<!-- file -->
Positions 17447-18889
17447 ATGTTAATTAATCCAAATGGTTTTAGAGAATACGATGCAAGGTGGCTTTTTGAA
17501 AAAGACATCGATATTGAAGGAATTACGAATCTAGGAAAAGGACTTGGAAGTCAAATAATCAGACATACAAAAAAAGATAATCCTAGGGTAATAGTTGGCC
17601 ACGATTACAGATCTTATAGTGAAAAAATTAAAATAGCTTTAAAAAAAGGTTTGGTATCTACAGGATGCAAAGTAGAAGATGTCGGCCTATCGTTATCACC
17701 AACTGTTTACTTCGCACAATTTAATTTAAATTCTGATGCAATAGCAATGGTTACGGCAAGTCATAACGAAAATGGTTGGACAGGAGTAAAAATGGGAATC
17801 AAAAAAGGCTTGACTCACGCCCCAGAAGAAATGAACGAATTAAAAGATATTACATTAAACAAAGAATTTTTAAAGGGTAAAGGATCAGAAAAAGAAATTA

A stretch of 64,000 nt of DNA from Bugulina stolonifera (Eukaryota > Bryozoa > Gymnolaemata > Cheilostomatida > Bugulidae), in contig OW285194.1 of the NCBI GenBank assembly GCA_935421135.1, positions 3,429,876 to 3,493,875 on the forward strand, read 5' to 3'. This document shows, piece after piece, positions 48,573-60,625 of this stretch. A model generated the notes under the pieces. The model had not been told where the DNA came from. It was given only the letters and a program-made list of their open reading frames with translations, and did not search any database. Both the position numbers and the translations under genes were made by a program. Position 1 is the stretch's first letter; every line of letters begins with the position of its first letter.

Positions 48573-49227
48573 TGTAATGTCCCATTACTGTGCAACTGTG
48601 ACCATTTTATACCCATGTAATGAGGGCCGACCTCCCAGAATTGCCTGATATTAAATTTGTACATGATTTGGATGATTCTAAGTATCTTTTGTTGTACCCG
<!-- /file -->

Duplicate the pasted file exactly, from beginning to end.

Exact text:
Positions 17447-18889
17447 ATGTTAATTAATCCAAATGGTTTTAGAGAATACGATGCAAGGTGGCTTTTTGAA
17501 AAAGACATCGATATTGAAGGAATTACGAATCTAGGAAAAGGACTTGGAAGTCAAATAATCAGACATACAAAAAAAGATAATCCTAGGGTAATAGTTGGCC
17601 ACGATTACAGATCTTATAGTGAAAAAATTAAAATAGCTTTAAAAAAAGGTTTGGTATCTACAGGATGCAAAGTAGAAGATGTCGGCCTATCGTTATCACC
17701 AACTGTTTACTTCGCACAATTTAATTTAAATTCTGATGCAATAGCAATGGTTACGGCAAGTCATAACGAAAATGGTTGGACAGGAGTAAAAATGGGAATC
17801 AAAAAAGGCTTGACTCACGCCCCAGAAGAAATGAACGAATTAAAAGATATTACATTAAACAAAGAATTTTTAAAGGGTAAAGGATCAGAAAAAGAAATTA

A stretch of 64,000 nt of DNA from Bugulina stolonifera (Eukaryota > Bryozoa > Gymnolaemata > Cheilostomatida > Bugulidae), in contig OW285194.1 of the NCBI GenBank assembly GCA_935421135.1, positions 3,429,876 to 3,493,875 on the forward strand, read 5' to 3'. This document shows, piece after piece, positions 48,573-60,625 of this stretch. A model generated the notes under the pieces. The model had not been told where the DNA came from. It was given only the letters and a program-made list of their open reading frames with translations, and did not search any database. Both the position numbers and the translations under genes were made by a program. Position 1 is the stretch's first letter; every line of letters begins with the position of its first letter.

Positions 48573-49227
48573 TGTAATGTCCCATTACTGTGCAACTGTG
48601 ACCATTTTATACCCATGTAATGAGGGCCGACCTCCCAGAATTGCCTGATATTAAATTTGTACATGATTTGGATGATTCTAAGTATCTTTTGTTGTACCCG